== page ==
An illustration of a young cow eating hay out of a trough and a dog peeking around the corner.

Cow Eating Hay in Barn

An illustration of a young cow eating hay out of a trough and a dog peeking around the corner.

An illustration of a trough fault.

Trough Fault

An illustration of a trough fault.

An overthrust anticline of a strata fold.

Overthrust Anticline Folds

An overthrust anticline of a strata fold.

An overthrust anticline of a strata fold.

Overthrust Anticline Folds

An overthrust anticline of a strata fold.

"A syncline is a downfolding of the strata in the form of a trough, as at a...An anticline is an upfolding of the strata in the form of an arch, as at b." -Dryer, 1901

Strata Folds

"A syncline is a downfolding of the strata in the form of a trough, as at a...An anticline is an upfolding…

"A form of dough-making machine in common use. It consists of a trough or box, the lower portion of which is semi-cylindrical, hung on a spindle, with a series of iron crossbars revolving inside. It is made to be worked by either hand or steam-power, and of various sizes, as required by bakers. In this machine the whole of the operations connected with setting the sponge, breaking the sponge, and mixing the dough, are performed. The gearing is arranged to give a fast motion for setting the sponge, and a slow motion towards the close of the dough making, when it is desireable to draw out the mass in order to give it a "skin," or smooth superficial texture." — Encyclopedia Britanica, 1893

Kneading Machine

"A form of dough-making machine in common use. It consists of a trough or box, the lower portion of…

"A kneading-machine of a highly approved form, used in the great Scipion bakery of Paris, the invention of M. Boland. Externally it is like the former, and it is also geared to move at two rates of rapidity. It has further an adjustment by which the force of the motion is increased while its rate is diminished." — Encyclopedia Britanica, 1893

Kneading Machine

"A kneading-machine of a highly approved form, used in the great Scipion bakery of Paris, the invention…

"The trough is a castiron basin, which turns on a vertical axis. The interior is provided with a kneader, shaped like a lyre, which first works up the dough and then divides it during the entire period of operation. Two other implements are also used, of a helical form, to draw out and inflate the dough in all directions, part by part, as is practised in kneading by hand." — Encyclopedia Britanica, 1893

Kneading Machine

"The trough is a castiron basin, which turns on a vertical axis. The interior is provided with a kneader,…

Two boys pumping water into a trough.

Boys Pumping Water

Two boys pumping water into a trough.

"This machine consists of two vertical shafts, carrying radial arms. These arms pass each other in opposite directions, so that, in addition to a tearing action on the dough, which the knives have on passing each other, they have a screw action, pressing the dough down on one side and up on the other. The vessels containing the dough are made of wood, of an oval form, to correspong with the action of the machine." — Encyclopedia Britanica, 1893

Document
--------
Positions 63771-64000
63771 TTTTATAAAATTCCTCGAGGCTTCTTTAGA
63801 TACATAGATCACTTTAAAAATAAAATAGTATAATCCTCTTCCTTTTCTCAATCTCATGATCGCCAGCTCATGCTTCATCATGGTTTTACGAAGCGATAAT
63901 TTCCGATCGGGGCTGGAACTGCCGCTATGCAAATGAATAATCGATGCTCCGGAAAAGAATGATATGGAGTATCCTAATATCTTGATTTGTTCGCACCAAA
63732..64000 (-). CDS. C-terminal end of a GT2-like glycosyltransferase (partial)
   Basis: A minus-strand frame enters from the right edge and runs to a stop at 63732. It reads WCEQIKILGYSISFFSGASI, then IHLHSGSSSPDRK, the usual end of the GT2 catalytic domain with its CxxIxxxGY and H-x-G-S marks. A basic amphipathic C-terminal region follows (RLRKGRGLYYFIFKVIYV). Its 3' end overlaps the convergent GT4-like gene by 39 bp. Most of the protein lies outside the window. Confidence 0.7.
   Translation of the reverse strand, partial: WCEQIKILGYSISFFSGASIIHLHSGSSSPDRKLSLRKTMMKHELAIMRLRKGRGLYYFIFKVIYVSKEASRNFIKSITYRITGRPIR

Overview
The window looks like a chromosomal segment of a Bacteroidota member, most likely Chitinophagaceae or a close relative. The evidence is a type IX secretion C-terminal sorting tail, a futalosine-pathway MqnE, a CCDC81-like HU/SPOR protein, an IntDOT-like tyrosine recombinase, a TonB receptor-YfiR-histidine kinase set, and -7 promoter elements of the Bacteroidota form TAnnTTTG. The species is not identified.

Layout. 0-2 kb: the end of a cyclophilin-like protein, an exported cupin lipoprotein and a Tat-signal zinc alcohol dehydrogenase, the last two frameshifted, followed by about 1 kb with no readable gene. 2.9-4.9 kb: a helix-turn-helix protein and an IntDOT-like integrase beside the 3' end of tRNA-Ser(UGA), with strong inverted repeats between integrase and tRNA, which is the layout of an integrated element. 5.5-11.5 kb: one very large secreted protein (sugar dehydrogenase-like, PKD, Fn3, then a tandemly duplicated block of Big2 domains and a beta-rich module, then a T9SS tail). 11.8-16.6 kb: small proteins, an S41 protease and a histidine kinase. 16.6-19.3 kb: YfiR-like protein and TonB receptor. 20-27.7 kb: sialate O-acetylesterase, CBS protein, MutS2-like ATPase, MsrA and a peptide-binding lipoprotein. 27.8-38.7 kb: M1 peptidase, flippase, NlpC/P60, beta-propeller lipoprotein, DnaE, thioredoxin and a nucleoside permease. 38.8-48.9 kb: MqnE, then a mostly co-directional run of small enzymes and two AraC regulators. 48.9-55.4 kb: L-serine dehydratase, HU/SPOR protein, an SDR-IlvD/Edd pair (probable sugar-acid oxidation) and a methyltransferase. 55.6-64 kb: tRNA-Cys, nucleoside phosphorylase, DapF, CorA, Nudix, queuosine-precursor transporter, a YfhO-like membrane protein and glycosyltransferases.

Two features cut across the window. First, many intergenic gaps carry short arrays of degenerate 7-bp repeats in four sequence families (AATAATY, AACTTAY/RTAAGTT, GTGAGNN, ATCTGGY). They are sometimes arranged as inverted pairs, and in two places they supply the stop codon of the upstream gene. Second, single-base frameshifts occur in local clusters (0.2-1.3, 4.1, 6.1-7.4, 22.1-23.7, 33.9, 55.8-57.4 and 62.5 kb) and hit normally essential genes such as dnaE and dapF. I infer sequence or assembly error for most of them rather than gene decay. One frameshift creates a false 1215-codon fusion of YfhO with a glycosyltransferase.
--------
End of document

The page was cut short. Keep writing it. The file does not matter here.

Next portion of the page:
Vertical Mixer

"This machine consists of two vertical shafts, carrying radial arms. These arms pass each other in opposite…

"Start a trough from A. At the moment of its reflection as a crest a B, start a crest at A as shown. The two crests will meet near the middle of the rope. The crest at the point and moment of meeting results from two forces acting in the same direction; their resultatnt is greater than either of the components." -Avery 1895

Constructive Interference

"Start a trough from A. At the moment of its reflection as a crest a B, start a crest at A as shown.…

"Using the rope...start a crest at A. At the moment of its reflection at B as a trough, start a second crest at A. The trough and crest will meet near the middle of the rope. the rope particles at this point, being thus simultaneously acted upon by opposite forces, will remain at rest or nearly so." -Avery 1895

Destructive Interference

"Using the rope...start a crest at A. At the moment of its reflection at B as a trough, start a second…

"Suport a soft cotton rope several yards long between two fixed supports, as the opposite sides of the room, or the floor and the ceiling. With a ruler, strike the rope a blow near one end so as to form a crest, as shown. Vary the tension of the rope if necessary, until the crest is easily seem. Notice the crest, c, travels from A to B, where it is reflected back to A as a trough, t." -Avery 1895

Fixed Wave Reflection

"Suport a soft cotton rope several yards long between two fixed supports, as the opposite sides of the…

"Tie one end of a soft cotton rope about 20 feet long to a fixed support, and hold the other end in the hand. Move the hand up and down with a quick, sudden motion, so as to set up a series of waves in the rope, as shown, in which each curved line may be considered an instantaneous photograph of a rope thus shaken." -Avery 1895

Form of Waves

"Tie one end of a soft cotton rope about 20 feet long to a fixed support, and hold the other end in…